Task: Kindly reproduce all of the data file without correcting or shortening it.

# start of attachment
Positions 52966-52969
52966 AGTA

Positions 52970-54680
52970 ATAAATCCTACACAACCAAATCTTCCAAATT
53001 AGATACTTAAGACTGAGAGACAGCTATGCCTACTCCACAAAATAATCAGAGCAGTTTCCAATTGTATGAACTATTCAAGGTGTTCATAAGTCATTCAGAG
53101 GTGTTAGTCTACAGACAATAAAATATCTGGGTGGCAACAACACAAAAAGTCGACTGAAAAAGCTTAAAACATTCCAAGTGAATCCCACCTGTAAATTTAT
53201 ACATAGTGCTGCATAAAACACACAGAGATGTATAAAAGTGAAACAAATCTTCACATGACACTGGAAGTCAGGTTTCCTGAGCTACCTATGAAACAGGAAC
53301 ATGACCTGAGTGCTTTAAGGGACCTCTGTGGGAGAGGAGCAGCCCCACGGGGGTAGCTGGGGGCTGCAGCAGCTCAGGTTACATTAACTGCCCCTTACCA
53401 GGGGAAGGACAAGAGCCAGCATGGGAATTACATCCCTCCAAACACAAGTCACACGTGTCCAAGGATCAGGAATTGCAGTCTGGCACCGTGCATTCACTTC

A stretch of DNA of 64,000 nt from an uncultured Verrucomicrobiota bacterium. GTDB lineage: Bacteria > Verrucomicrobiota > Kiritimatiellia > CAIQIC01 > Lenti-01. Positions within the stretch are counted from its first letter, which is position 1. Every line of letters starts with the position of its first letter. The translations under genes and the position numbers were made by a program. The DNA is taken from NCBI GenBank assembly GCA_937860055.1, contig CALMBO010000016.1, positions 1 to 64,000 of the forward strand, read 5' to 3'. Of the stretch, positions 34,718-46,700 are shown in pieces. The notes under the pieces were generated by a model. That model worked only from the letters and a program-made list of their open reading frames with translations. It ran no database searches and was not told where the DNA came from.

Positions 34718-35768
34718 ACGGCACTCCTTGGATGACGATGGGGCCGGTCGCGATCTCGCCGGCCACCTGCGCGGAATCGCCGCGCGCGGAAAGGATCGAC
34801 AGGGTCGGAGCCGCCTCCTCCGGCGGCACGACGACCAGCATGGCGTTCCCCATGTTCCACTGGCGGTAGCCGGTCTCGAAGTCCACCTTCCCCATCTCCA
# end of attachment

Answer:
Positions 52966-52969
52966 AGTA

Positions 52970-54680
52970 ATAAATCCTACACAACCAAATCTTCCAAATT
53001 AGATACTTAAGACTGAGAGACAGCTATGCCTACTCCACAAAATAATCAGAGCAGTTTCCAATTGTATGAACTATTCAAGGTGTTCATAAGTCATTCAGAG
53101 GTGTTAGTCTACAGACAATAAAATATCTGGGTGGCAACAACACAAAAAGTCGACTGAAAAAGCTTAAAACATTCCAAGTGAATCCCACCTGTAAATTTAT
53201 ACATAGTGCTGCATAAAACACACAGAGATGTATAAAAGTGAAACAAATCTTCACATGACACTGGAAGTCAGGTTTCCTGAGCTACCTATGAAACAGGAAC
53301 ATGACCTGAGTGCTTTAAGGGACCTCTGTGGGAGAGGAGCAGCCCCACGGGGGTAGCTGGGGGCTGCAGCAGCTCAGGTTACATTAACTGCCCCTTACCA
53401 GGGGAAGGACAAGAGCCAGCATGGGAATTACATCCCTCCAAACACAAGTCACACGTGTCCAAGGATCAGGAATTGCAGTCTGGCACCGTGCATTCACTTC

A stretch of DNA of 64,000 nt from an uncultured Verrucomicrobiota bacterium. GTDB lineage: Bacteria > Verrucomicrobiota > Kiritimatiellia > CAIQIC01 > Lenti-01. Positions within the stretch are counted from its first letter, which is position 1. Every line of letters starts with the position of its first letter. The translations under genes and the position numbers were made by a program. The DNA is taken from NCBI GenBank assembly GCA_937860055.1, contig CALMBO010000016.1, positions 1 to 64,000 of the forward strand, read 5' to 3'. Of the stretch, positions 34,718-46,700 are shown in pieces. The notes under the pieces were generated by a model. That model worked only from the letters and a program-made list of their open reading frames with translations. It ran no database searches and was not told where the DNA came from.

Positions 34718-35768
34718 ACGGCACTCCTTGGATGACGATGGGGCCGGTCGCGATCTCGCCGGCCACCTGCGCGGAATCGCCGCGCGCGGAAAGGATCGAC
34801 AGGGTCGGAGCCGCCTCCTCCGGCGGCACGACGACCAGCATGGCGTTCCCCATGTTCCACTGGCGGTAGCCGGTCTCGAAGTCCACCTTCCCCATCTCCA